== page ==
It’s lazy days of summer, so here’s some low-hanging fruit: a long essay by Adam Bellow at NR, advocating for a conservative literary counter-culture to the totalitarian thing we’ve got now.
What is it that Bellow actually wants? Is it: let a thousand flowers bloom, so long as they are all paranoid dystopias about the liberal fascist not-so-distant-future? Surely not. A new T.S. Eliot? But what’s stopping him? Ignatius P. Reilly, but not treated like some sort of dunce? What? Consider this bit:
By harnessing the passions of offended minorities to the power of social media, the Left has created a hurricane of politicized indignation that can be directed wherever it likes and levels everything it touches. Meanwhile the general response is the same as it was for me at Clarion: embarrassed silence and the fear of being targeted yourself. This is a key point, for just as bad as outright censorship (which cannot be imposed to the extent the Left would like) is the censorship people impose on themselves in order to avoid being punished with the loss of their reputation and livelihood.
The Left has adopted this strategy for obvious reasons: They cannot win the argument on its merits, and unlike their counterparts elsewhere they can’t consistently win (or steal) elections.
It seems like the aspiration is this: a safe place where I can think these thoughts without fear of being mocked or accused of being in the wrong. But which thoughts are they? Bellow doesn’t say.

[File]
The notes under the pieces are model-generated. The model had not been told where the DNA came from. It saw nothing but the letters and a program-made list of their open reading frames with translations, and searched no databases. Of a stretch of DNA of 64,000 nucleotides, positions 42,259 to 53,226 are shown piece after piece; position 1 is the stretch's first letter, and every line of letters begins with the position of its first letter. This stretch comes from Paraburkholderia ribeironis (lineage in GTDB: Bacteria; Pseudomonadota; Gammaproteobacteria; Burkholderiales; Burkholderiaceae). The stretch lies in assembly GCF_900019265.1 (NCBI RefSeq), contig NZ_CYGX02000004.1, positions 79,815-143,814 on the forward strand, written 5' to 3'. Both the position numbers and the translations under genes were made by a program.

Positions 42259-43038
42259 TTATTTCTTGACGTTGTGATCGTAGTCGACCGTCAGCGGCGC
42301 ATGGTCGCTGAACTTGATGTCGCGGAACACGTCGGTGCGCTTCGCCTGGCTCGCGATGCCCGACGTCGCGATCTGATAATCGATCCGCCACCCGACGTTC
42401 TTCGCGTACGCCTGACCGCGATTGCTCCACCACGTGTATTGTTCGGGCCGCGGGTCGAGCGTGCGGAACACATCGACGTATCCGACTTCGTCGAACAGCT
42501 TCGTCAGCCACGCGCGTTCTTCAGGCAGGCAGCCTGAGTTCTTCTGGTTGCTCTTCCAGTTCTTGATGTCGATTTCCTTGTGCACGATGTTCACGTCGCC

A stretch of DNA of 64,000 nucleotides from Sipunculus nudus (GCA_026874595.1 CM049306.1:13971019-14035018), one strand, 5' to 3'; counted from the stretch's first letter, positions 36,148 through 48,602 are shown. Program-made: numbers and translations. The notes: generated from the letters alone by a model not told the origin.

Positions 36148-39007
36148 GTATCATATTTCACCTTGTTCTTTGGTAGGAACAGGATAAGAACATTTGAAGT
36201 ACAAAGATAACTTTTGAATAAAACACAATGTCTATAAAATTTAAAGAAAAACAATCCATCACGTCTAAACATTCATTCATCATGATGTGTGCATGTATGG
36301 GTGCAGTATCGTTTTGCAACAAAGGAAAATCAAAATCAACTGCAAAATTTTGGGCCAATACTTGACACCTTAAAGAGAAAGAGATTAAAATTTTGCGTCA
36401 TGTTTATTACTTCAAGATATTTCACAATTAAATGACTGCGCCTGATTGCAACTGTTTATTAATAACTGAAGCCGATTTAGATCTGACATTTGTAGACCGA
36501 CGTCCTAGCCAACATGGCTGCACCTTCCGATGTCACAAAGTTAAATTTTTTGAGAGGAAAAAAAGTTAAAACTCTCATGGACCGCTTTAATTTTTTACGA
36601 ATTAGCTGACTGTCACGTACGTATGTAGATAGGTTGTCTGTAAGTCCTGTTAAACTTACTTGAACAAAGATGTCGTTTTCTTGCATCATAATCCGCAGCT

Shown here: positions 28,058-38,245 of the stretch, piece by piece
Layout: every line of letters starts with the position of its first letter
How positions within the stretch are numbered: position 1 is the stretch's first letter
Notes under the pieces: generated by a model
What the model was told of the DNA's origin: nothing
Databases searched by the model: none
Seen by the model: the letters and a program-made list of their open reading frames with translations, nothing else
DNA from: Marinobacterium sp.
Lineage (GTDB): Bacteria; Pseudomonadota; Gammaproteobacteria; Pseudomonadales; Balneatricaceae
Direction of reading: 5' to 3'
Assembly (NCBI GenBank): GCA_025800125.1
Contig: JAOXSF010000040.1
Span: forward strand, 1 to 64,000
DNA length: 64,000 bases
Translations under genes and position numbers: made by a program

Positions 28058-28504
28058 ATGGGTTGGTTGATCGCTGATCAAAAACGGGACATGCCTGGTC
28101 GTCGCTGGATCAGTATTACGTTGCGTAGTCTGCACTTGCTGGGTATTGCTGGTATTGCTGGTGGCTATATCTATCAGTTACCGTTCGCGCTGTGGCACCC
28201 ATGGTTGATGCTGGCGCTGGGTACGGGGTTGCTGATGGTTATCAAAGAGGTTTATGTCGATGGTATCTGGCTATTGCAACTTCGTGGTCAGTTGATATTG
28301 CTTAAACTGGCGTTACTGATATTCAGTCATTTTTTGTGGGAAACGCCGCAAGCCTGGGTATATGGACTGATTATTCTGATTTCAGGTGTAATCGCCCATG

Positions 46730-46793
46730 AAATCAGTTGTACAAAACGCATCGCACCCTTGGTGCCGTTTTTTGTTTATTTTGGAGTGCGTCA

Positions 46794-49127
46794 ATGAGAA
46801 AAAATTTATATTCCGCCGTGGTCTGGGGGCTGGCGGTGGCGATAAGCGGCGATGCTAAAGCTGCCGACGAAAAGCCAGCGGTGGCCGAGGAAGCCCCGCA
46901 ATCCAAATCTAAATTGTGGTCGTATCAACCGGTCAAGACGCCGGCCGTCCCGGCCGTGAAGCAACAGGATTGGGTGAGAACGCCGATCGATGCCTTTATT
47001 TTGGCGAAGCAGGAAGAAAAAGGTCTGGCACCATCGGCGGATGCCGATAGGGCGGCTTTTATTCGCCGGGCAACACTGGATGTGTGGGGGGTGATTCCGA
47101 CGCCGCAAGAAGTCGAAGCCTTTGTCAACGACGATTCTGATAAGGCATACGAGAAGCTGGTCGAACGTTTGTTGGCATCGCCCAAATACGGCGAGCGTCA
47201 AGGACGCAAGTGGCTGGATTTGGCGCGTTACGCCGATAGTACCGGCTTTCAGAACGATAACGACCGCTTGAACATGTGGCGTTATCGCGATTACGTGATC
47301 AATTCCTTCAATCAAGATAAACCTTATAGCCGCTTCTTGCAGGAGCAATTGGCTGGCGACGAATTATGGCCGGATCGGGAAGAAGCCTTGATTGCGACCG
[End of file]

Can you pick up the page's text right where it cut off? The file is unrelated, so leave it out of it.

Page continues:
The new conservative counterculture is a rebellion from below and from without. Fueled by the rise of digital self-publishing technologies, it is a simultaneous revolt against the hierarchical control of mass media and the ideological narrowing of acceptable discourse.
But what is it that he wants to say that is beyond the bounds of current discourse?
Recently Mel Brooks observed that one of his funniest movies, Blazing Saddles, couldn’t be made today.
So the goal is Blazing Saddles II: Blaze Harder?
This cresting wave of right-wing creativity is raw and untamed. But what it lacks in polish it makes up for in invention and energy.
But if the problem is supposed to be that conservatives are currently too daunted by the discourse police, then the problem is the opposite: too much polish, as oppressed conservatives try (unsuccessfully) to ‘pass’, not enough raw, untamed energy.
Now, many liberals believe (and many on the right privately agree) that conservatives can’t “do” culture. They can’t produce great music, they can’t be funny, and they can’t keep their political ideas out of the way of their stories and novels.
But we aren’t going to form a gulag archipelago of conservative writing programs just to teach conservatives how to keep their conservative ideas from shining through. Isn’t the idea supposed to be to wave your conservative freak flag proudly? That’s the point of the counter-culture analogy, right?
These are the voices not of ideologues but of free individuals exercising their birthright as Americans to think and write with fearless independence. But they are up against tremendous odds. Scattered all over the country, they are isolated geographically and culturally. They feel embattled and excluded. Many are aware that they are taking a risk and prefer to publish pseudonymously.
What non-ideological thing are they saying, which they are allegedly being persecuted for saying?
Back to the beach for me!